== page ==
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Preikestolen (the Pulpit Rock), the most famous tourist attraction in Norway, towers an impressive 604 metres over the Lysefjord.
Preikestolen has been named one of the world's most spectacular viewing points by both CNN Go and Lonely Planet. It rises 604 metres above the Lysefjord.
The mountain plateau of about 25 x 25 metres was most probably shaped by the expansion of ice some 10,000 years ago. Water that froze in the crevices in the mountain broke loose large edged blocks of stone that the ice glacier brought along on its course. In the old days, the name of the plateau was Hyvlatånnå (planed tooth), and was already then well known as a landmark for fjord travelers in the Lysefjord. It was not until around 1900, that the first tourist traveled to the top and Preikestolen as a touristic destination was discovered.
,Main hiking season:, April - October
,Off season: ,Guide is recommended
,Ascent:, 500 m
,Time,: 4-5 hour t/r, 7,6 km.
The trail to Preikestolen is certified as Norwegian Scenic Hikes.
The hike starts from the parking (parking fee applies) by the Preikestolen Mountain Lodge. Located here is a service facility with toilets. The hike consists of slightly hilly terrain with a difference of altitude of 500 metres. The prime attraction on the hike you obtain on top of the plateau with a mesmerising view of the outstanding Lysefjord. Additionally, there are nice spots to take a dip as well as enjoyable resting areas along the path.
It is important that you check the weather conditions at all times. If there is snow in the mountains, it is not recommended to do the hike, or you should use a nature guide.
Remember good footwear, preferably mountain shoes, warm clothing, food and drinks. Should the weather indicate difficult conditions, please use walking sticks/ski poles on the hike. A general good physical fitness is necessary. To avoid the loss of daylight on your return hike, you must not embark on this hike too late in the day.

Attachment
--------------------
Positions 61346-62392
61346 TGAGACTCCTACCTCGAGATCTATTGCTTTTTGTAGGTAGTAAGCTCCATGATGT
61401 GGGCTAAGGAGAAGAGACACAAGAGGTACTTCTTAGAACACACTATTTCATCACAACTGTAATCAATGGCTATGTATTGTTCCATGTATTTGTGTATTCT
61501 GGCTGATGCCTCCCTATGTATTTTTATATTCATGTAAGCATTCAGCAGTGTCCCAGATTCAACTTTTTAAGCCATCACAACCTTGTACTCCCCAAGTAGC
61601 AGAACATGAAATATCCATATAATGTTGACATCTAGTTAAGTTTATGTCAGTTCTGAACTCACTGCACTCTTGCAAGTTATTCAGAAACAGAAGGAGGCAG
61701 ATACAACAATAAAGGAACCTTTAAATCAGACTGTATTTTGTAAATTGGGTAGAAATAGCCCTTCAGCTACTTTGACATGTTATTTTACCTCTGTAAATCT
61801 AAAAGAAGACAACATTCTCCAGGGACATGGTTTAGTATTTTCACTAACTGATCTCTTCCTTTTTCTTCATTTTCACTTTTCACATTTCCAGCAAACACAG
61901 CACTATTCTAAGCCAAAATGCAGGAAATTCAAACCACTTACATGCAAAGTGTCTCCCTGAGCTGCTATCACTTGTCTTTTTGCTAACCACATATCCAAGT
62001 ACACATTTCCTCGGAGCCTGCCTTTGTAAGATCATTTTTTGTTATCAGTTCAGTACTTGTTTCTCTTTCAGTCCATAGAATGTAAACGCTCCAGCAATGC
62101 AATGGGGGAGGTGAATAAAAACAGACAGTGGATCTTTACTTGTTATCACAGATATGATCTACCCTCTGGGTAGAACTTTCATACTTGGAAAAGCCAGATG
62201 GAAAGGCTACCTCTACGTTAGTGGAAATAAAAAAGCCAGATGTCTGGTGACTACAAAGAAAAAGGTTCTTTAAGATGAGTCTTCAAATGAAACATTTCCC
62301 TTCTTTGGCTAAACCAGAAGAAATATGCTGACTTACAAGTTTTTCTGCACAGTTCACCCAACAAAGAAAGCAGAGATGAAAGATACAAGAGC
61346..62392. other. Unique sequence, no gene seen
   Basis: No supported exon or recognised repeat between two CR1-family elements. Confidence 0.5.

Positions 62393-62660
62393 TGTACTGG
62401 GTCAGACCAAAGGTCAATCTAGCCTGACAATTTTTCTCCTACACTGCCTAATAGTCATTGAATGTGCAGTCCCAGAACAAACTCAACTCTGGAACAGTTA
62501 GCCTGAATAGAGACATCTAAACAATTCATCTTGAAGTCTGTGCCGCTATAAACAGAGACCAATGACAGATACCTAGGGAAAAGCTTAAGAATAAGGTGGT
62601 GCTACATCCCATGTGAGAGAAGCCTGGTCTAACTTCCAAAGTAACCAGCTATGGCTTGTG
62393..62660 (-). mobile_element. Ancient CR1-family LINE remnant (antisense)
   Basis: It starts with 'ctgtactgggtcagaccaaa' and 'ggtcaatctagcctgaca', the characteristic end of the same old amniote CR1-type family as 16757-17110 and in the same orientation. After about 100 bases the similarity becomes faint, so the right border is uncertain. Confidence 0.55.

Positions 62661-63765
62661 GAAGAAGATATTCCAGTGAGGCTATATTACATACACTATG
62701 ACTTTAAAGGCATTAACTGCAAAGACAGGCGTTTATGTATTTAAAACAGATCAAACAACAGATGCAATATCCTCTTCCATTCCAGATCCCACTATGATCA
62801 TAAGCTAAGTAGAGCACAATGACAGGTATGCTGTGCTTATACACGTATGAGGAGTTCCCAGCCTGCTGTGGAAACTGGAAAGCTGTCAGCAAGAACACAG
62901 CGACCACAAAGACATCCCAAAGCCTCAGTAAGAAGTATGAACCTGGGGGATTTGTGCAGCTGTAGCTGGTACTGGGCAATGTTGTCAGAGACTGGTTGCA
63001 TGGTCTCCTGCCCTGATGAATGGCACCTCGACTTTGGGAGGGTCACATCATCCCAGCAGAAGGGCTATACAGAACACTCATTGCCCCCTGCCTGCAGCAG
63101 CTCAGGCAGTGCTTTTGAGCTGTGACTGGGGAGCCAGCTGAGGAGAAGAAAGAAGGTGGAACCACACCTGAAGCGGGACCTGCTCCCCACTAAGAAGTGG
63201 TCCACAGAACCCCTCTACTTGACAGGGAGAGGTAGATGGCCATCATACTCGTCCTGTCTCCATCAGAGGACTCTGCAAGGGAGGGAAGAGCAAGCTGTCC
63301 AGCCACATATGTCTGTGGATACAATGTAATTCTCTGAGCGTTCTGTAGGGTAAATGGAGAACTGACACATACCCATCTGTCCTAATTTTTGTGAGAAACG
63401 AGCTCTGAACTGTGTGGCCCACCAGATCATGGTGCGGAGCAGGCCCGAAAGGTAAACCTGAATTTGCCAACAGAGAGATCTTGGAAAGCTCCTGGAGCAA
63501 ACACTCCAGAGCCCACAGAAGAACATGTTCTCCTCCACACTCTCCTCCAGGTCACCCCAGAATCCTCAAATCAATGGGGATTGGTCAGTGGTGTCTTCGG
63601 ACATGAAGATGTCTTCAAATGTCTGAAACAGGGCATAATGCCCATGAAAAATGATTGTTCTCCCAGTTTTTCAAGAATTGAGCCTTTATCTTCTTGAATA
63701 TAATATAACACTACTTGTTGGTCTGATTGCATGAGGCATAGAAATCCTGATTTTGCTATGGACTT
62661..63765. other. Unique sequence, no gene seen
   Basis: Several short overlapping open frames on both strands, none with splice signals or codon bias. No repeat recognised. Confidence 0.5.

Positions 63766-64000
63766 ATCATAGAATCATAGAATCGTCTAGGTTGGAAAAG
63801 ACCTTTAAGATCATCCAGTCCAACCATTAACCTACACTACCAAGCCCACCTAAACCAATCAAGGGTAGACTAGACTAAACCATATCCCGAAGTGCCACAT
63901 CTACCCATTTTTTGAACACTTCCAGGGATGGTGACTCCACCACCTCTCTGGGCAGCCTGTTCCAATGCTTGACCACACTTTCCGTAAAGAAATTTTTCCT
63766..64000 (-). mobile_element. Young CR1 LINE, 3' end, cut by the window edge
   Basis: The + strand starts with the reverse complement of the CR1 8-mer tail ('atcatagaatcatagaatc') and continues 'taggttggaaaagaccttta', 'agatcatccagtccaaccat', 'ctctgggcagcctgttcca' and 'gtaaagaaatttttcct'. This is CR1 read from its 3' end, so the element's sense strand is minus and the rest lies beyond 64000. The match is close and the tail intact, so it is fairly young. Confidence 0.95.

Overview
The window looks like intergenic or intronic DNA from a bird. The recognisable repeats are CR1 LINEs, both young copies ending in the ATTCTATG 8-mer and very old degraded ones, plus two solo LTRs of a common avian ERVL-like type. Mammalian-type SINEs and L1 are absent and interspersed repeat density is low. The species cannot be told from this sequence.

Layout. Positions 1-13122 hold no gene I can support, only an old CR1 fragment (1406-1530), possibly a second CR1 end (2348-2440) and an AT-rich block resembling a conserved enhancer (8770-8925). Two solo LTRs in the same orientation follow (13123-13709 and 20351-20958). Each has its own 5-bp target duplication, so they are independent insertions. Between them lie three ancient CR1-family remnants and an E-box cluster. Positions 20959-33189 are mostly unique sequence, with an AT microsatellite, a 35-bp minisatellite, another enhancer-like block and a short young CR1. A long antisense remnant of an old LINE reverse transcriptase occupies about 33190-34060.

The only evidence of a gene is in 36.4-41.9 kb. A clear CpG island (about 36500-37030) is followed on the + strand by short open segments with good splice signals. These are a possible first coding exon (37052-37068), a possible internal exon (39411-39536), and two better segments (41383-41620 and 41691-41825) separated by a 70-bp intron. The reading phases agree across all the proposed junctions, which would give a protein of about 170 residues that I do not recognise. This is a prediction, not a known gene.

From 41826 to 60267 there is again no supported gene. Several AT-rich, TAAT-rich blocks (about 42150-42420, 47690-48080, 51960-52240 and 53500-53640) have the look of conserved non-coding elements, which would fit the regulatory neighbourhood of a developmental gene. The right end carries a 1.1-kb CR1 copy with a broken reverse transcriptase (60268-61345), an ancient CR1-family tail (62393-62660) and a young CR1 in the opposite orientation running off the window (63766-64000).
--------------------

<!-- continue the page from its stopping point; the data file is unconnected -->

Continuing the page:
Off season hike
You can hike to Preikestolen all year round, and sunrise and winter hikes are getting more and more popular.
Because of the presence of snow and ice, hiking to Preikestolen without a guide during the wintertime (January–March) is not recommended. Professional guides from ,Explore Lysefjorden, are trained to safely maneuver through the rapidly changing weather conditions. They carry with them all necessary navigation and safety equipment.
The guide company also organize transport, which can be a challenge outside the main hiking season.
Time for sunset as well as other weather conditions: ,preikestolen365.com
Click for web camera from Preikestolen Basecamp.
Get to Preikestolen by bus
- Bus to Preikestolen Mountain Lodge with provider ,www.gofjords.com,
- Bus to Preikestolen Mountain Lodge with provider ,www.pulpitrock.no,
- Bus to Preikestolen with provider ,Pelle's Reiser.
Get to Preikestolen by car
From Stavanger, drive the subsea tunnel to Solbakk and follow signposting to Preikestolen Mountain Lodge. Parking fee.
Preikestolen from the fjord
It is also wonderful to experience Preikestolen from the fjord, either from a sightseeing boat or from a car ferry going from Lauvvik, Oanes, Stavanger, or from several other places of call on Lysefjorden (Kombibåt or tourist ferry).
Fun fact about Preikestolen
The crevice in Preikestolen The Preikestolen plateau almost looks like it has been carved out with a knife. The angular pattern of the fissure is evidently visible when looking at the plateau from above. You can easily imagine that large blocks next to Preikestolen have plummeted down into the Lysefjord.
Along the entire fjord, you will find so-called depressurisation gaps, and a textbook example of this is the crevice in Preikestolen. When the glacier melted away some 10 000 years ago, the pressure from the ice disappeared and the mountain cracked open.
The gymnastic Thomas Peter Randulff was travelling in the Lysefjord with steamboat Oscar II. The captain of the ship pointed his finger at the special rock formation high above the fjord, and said; -this looks just like a pulpit (preikestol)! For the gymnastic and athletic Randulff the goal was set. He wanted to get to the top of this mountain. This was the start of the tourist traffic to Preikestolen. In 1949, the Stavanger Trekking Association built the Preikestolen lodge so that tourists would have easier access to the area. In 1961, the road up to the lodge was built.